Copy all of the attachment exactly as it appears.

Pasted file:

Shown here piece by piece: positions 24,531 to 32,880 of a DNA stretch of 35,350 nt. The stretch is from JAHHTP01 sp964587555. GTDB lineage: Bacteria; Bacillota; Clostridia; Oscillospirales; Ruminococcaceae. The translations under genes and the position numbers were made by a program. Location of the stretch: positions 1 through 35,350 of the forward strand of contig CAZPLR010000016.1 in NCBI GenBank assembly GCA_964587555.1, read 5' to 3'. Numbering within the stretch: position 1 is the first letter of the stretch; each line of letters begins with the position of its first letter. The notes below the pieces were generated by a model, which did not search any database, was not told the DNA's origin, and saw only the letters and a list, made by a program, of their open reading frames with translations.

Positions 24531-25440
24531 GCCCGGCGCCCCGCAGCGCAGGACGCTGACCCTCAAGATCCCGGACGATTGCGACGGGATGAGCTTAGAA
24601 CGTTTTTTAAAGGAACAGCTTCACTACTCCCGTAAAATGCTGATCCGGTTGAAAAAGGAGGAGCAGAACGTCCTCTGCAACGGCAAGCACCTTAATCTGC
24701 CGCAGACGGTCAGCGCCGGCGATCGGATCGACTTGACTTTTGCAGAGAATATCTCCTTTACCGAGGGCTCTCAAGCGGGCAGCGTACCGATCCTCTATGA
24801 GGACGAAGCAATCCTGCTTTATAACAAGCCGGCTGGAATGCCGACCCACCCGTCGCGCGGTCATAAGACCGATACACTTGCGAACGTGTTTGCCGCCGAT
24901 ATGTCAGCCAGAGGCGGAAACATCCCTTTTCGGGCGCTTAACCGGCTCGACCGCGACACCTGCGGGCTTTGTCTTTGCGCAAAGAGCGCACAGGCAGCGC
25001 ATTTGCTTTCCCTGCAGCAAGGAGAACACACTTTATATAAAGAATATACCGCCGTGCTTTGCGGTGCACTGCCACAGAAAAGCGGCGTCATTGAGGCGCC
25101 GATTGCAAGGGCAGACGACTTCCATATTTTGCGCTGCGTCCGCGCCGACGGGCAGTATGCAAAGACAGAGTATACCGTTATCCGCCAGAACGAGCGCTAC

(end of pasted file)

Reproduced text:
Shown here piece by piece: positions 24,531 to 32,880 of a DNA stretch of 35,350 nt. The stretch is from JAHHTP01 sp964587555. GTDB lineage: Bacteria; Bacillota; Clostridia; Oscillospirales; Ruminococcaceae. The translations under genes and the position numbers were made by a program. Location of the stretch: positions 1 through 35,350 of the forward strand of contig CAZPLR010000016.1 in NCBI GenBank assembly GCA_964587555.1, read 5' to 3'. Numbering within the stretch: position 1 is the first letter of the stretch; each line of letters begins with the position of its first letter. The notes below the pieces were generated by a model, which did not search any database, was not told the DNA's origin, and saw only the letters and a list, made by a program, of their open reading frames with translations.

Positions 24531-25440
24531 GCCCGGCGCCCCGCAGCGCAGGACGCTGACCCTCAAGATCCCGGACGATTGCGACGGGATGAGCTTAGAA
24601 CGTTTTTTAAAGGAACAGCTTCACTACTCCCGTAAAATGCTGATCCGGTTGAAAAAGGAGGAGCAGAACGTCCTCTGCAACGGCAAGCACCTTAATCTGC
24701 CGCAGACGGTCAGCGCCGGCGATCGGATCGACTTGACTTTTGCAGAGAATATCTCCTTTACCGAGGGCTCTCAAGCGGGCAGCGTACCGATCCTCTATGA
24801 GGACGAAGCAATCCTGCTTTATAACAAGCCGGCTGGAATGCCGACCCACCCGTCGCGCGGTCATAAGACCGATACACTTGCGAACGTGTTTGCCGCCGAT
24901 ATGTCAGCCAGAGGCGGAAACATCCCTTTTCGGGCGCTTAACCGGCTCGACCGCGACACCTGCGGGCTTTGTCTTTGCGCAAAGAGCGCACAGGCAGCGC
25001 ATTTGCTTTCCCTGCAGCAAGGAGAACACACTTTATATAAAGAATATACCGCCGTGCTTTGCGGTGCACTGCCACAGAAAAGCGGCGTCATTGAGGCGCC
25101 GATTGCAAGGGCAGACGACTTCCATATTTTGCGCTGCGTCCGCGCCGACGGGCAGTATGCAAAGACAGAGTATACCGTTATCCGCCAGAACGAGCGCTAC